Thursday, January 30, 2014

mutual distrust

There are many explanations for the increased polarization in American politics. I think most are partial, and the outcome is a result of their combined effects. But writers at the ever-valuable Monkey Cage point to a more recent phenomenon -- extremely low trust of government when the opposition party is in power.

Professors Marc Hetherington and Thomas Rudolph cited a 2011 poll that "asked people to place the Republican Party and the Democratic Party on a feeling thermometer that runs from 0 (really hate the group) to 100 (really love the group). The average score Republicans gave the Democratic Party was just 18 degrees, and the average score Democrats gave the Republican Party was the same, 18 degrees. When Jimmy Carter was president, those average scores for the other party tended to be in the mid-40s. Even as recently as Bill Clinton’s presidency, they were always at least solidly in the upper 30s. To understand the depth of the recent upturn in negative feelings, we should recall that the late Clinton-era readings were taken even as one party was impeaching the president of the other party."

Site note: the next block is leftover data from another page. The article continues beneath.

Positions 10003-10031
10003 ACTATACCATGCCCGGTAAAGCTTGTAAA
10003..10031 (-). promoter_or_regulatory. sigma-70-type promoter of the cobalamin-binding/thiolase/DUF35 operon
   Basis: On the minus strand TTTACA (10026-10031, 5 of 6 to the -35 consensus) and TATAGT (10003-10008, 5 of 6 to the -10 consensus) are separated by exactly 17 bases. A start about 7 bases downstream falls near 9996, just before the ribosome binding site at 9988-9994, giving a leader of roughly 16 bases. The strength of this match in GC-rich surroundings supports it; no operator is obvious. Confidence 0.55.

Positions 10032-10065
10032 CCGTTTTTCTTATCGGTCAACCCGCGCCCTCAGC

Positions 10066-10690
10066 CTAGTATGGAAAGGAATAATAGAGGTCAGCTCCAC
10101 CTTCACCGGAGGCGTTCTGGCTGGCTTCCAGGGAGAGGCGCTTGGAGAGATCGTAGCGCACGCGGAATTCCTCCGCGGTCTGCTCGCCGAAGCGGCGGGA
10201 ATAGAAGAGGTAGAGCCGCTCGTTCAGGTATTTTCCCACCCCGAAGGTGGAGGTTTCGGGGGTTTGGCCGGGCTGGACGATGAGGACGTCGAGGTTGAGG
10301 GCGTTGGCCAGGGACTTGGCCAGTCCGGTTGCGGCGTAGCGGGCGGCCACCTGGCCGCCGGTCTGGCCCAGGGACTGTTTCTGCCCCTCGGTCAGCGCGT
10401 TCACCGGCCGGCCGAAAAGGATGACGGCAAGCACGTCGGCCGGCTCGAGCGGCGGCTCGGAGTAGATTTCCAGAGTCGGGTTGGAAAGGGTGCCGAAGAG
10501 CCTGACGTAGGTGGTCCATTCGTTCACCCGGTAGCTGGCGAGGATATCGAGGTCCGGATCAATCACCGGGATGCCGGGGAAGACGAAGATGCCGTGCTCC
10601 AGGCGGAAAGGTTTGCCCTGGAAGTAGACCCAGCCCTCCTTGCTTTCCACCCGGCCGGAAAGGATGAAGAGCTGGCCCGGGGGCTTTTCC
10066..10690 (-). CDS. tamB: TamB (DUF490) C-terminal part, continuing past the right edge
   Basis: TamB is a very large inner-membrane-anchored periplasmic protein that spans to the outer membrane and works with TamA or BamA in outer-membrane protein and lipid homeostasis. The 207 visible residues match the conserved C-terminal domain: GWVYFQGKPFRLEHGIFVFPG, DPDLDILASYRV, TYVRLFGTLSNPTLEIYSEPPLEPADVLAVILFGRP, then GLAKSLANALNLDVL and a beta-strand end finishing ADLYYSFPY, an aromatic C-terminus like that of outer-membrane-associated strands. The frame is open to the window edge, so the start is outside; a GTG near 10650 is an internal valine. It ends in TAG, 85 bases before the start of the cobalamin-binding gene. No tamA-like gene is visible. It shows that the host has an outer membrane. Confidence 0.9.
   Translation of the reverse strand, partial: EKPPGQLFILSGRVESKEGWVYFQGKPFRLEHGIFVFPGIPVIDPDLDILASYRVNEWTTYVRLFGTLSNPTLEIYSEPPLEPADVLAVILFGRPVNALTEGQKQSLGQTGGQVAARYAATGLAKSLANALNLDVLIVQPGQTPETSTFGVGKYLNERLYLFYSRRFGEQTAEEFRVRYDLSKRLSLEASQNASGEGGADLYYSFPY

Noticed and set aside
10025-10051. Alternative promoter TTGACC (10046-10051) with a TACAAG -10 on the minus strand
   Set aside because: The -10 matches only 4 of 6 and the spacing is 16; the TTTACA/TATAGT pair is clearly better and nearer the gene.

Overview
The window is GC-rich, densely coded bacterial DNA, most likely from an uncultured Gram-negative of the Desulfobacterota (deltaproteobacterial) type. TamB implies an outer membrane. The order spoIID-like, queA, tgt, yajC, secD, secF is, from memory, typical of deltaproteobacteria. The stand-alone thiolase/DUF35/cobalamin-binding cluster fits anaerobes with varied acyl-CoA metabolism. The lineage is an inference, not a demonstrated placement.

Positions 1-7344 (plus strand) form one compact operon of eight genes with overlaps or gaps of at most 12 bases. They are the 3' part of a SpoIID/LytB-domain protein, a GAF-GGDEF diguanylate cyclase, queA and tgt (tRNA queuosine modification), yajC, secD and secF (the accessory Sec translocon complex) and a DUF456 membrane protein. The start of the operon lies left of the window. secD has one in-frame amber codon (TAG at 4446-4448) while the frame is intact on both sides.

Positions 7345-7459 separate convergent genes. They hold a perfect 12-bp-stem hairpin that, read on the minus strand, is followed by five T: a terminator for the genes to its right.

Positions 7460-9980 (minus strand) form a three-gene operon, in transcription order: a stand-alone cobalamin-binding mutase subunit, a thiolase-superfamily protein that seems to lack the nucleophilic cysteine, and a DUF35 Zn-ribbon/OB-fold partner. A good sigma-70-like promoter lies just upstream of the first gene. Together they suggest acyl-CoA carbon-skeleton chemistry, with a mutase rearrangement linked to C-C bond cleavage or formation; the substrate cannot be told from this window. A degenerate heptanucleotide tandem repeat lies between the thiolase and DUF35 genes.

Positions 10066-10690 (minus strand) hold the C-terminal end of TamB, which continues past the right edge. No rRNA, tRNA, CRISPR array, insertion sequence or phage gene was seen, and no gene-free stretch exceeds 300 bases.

Another indication:
It seems an important indication of how politics is today that partisans express more negative feelings toward the other party than they do toward atheists. It is not just lower scores on feeling thermometers, either. Shanto Iyengar and his co-authors find, among other things, that partisans are increasingly uncomfortable with their children marrying people who identify with the other party.
I've argued that another contributing factor to our hyperpartisanship is that each of the past 3 presidents have been viewed as fundamentally illegitimate by a large segment of the opposition party.

Whatever the sources of the anger and mistrust, the result is a toxic and dysfunctional political system.

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